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Five Volcanoes of Hawaii’s Big Island

21.1N 157.2W

February 16th, 2010 Category: Volcanoes

USA - January 25th, 2010

USA - January 25th, 2010

The Island of Hawaii, also known as the “Big Island” in order to distinguish it from the state, is built from five separate shield volcanoes that erupted somewhat sequentially, one overlapping the other.

These are (from oldest to youngest): Kohala (extinct), Mauna Kea (dormant), Hualālai (active but not currently erupting), Mauna Loa (active), and Kīlauea (active: an eruption began in 1983 and as of 2010 has grown in size).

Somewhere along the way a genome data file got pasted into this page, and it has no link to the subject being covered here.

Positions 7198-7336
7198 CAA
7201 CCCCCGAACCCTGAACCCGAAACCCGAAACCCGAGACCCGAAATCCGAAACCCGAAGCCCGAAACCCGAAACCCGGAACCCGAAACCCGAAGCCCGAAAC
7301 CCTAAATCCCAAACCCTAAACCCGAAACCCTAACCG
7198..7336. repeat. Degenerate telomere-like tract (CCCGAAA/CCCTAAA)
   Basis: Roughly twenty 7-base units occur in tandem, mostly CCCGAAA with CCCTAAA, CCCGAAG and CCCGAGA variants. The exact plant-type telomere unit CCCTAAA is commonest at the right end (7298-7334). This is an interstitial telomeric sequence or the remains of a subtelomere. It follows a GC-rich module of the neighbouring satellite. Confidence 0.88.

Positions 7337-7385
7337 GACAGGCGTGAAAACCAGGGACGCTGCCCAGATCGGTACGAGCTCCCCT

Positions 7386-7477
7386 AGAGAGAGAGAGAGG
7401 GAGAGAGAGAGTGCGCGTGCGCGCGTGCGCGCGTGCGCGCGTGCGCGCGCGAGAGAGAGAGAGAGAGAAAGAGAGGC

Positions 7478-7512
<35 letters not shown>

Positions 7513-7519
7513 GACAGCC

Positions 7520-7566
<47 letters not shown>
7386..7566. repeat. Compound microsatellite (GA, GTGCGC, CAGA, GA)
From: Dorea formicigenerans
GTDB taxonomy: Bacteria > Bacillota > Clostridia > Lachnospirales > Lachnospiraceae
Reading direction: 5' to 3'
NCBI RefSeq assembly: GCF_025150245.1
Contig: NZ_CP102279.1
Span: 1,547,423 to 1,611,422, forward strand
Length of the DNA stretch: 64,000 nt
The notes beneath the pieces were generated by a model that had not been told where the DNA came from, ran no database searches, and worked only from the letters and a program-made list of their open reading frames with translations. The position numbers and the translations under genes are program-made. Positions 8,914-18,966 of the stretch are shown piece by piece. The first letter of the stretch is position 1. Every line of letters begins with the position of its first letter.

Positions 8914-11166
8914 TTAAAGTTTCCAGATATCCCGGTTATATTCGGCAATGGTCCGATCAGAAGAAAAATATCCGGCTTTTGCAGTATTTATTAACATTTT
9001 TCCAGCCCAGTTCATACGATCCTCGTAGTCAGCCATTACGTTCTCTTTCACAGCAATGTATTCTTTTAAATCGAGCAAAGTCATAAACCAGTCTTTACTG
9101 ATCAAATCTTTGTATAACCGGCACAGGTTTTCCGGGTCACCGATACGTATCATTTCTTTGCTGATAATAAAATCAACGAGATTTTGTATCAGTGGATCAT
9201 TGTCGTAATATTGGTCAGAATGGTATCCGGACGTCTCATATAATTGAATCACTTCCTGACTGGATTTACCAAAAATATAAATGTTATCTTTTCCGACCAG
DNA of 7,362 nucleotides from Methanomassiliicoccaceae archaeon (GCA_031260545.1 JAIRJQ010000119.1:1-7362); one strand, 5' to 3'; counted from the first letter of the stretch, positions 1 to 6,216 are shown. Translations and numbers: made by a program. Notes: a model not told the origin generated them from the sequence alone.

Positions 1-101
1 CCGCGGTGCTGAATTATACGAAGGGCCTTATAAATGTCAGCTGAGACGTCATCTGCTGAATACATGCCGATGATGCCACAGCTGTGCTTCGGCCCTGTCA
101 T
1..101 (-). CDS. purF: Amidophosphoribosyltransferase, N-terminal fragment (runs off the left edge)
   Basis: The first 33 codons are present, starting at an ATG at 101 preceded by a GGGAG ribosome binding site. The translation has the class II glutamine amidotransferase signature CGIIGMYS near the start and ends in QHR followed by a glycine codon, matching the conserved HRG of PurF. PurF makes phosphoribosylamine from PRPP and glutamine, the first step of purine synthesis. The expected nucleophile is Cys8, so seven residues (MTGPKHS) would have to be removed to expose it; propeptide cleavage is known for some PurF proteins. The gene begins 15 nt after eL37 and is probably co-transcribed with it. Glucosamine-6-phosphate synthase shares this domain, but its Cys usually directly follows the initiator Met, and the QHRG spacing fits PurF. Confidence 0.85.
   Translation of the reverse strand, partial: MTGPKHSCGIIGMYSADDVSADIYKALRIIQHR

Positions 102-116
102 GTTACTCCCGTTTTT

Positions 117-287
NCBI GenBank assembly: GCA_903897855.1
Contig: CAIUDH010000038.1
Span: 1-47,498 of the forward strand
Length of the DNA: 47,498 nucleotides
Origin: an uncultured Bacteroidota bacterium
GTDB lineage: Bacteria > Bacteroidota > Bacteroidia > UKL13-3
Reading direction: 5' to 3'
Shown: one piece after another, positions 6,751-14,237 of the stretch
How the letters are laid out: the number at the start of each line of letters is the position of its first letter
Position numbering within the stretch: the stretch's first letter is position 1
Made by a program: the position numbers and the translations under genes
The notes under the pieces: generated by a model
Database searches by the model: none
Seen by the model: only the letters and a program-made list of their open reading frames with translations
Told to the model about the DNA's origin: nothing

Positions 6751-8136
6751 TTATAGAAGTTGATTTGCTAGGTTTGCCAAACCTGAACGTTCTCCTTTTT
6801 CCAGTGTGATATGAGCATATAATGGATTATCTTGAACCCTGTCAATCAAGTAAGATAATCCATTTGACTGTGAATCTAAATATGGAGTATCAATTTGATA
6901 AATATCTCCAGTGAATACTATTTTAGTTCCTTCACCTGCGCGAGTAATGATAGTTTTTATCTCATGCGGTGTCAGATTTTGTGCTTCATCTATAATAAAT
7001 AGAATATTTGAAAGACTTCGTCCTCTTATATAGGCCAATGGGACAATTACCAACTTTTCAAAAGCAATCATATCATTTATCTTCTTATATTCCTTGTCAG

All five can be observed upon opening the full version of this orthorectified image: (clockwise from top) Kohala, Mauna Kea, Kilauea and Hualalai, with Mauna Loa in the center.

Because Mauna Loa and Kīlauea are active volcanoes, the “Big Island” of Hawaiʻi is still growing bigger. Between January 1983 and September 2002, lava flows added 543 acres (220 ha) to the island.

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